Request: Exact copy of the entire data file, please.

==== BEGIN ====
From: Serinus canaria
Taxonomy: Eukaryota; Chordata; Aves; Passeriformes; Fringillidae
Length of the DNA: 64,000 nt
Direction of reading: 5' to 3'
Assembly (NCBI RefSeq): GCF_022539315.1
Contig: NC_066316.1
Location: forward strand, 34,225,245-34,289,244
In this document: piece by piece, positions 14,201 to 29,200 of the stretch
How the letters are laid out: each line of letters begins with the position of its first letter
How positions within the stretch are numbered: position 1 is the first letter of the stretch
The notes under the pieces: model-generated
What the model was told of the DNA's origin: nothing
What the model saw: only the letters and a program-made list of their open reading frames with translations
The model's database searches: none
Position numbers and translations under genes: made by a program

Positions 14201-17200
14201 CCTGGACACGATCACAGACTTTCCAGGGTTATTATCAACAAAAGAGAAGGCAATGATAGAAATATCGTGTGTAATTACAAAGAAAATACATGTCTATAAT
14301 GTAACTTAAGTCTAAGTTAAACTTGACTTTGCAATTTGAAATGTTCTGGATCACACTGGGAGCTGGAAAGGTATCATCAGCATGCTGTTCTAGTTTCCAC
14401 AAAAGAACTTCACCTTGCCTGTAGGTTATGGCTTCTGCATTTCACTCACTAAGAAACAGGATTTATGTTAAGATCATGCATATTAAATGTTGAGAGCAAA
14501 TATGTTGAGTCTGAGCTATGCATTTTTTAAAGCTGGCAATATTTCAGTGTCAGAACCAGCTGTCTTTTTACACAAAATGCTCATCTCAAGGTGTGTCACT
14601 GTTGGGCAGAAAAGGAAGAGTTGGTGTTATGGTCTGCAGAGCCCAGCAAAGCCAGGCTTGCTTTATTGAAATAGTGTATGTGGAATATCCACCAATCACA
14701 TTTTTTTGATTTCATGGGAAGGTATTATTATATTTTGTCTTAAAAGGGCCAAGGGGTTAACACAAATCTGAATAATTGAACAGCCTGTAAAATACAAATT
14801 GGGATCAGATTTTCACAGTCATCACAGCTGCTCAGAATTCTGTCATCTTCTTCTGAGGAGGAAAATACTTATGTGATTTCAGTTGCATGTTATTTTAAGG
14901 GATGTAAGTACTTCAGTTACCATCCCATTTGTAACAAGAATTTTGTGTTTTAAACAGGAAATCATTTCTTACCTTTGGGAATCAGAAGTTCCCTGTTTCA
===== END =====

From: Serinus canaria
Taxonomy: Eukaryota; Chordata; Aves; Passeriformes; Fringillidae
Length of the DNA: 64,000 nt
Direction of reading: 5' to 3'
Assembly (NCBI RefSeq): GCF_022539315.1
Contig: NC_066316.1
Location: forward strand, 34,225,245-34,289,244
In this document: piece by piece, positions 14,201 to 29,200 of the stretch
How the letters are laid out: each line of letters begins with the position of its first letter
How positions within the stretch are numbered: position 1 is the first letter of the stretch
The notes under the pieces: model-generated
What the model was told of the DNA's origin: nothing
What the model saw: only the letters and a program-made list of their open reading frames with translations
The model's database searches: none
Position numbers and translations under genes: made by a program

Positions 14201-17200
14201 CCTGGACACGATCACAGACTTTCCAGGGTTATTATCAACAAAAGAGAAGGCAATGATAGAAATATCGTGTGTAATTACAAAGAAAATACATGTCTATAAT
14301 GTAACTTAAGTCTAAGTTAAACTTGACTTTGCAATTTGAAATGTTCTGGATCACACTGGGAGCTGGAAAGGTATCATCAGCATGCTGTTCTAGTTTCCAC
14401 AAAAGAACTTCACCTTGCCTGTAGGTTATGGCTTCTGCATTTCACTCACTAAGAAACAGGATTTATGTTAAGATCATGCATATTAAATGTTGAGAGCAAA
14501 TATGTTGAGTCTGAGCTATGCATTTTTTAAAGCTGGCAATATTTCAGTGTCAGAACCAGCTGTCTTTTTACACAAAATGCTCATCTCAAGGTGTGTCACT
14601 GTTGGGCAGAAAAGGAAGAGTTGGTGTTATGGTCTGCAGAGCCCAGCAAAGCCAGGCTTGCTTTATTGAAATAGTGTATGTGGAATATCCACCAATCACA
14701 TTTTTTTGATTTCATGGGAAGGTATTATTATATTTTGTCTTAAAAGGGCCAAGGGGTTAACACAAATCTGAATAATTGAACAGCCTGTAAAATACAAATT
14801 GGGATCAGATTTTCACAGTCATCACAGCTGCTCAGAATTCTGTCATCTTCTTCTGAGGAGGAAAATACTTATGTGATTTCAGTTGCATGTTATTTTAAGG
14901 GATGTAAGTACTTCAGTTACCATCCCATTTGTAACAAGAATTTTGTGTTTTAAACAGGAAATCATTTCTTACCTTTGGGAATCAGAAGTTCCCTGTTTCA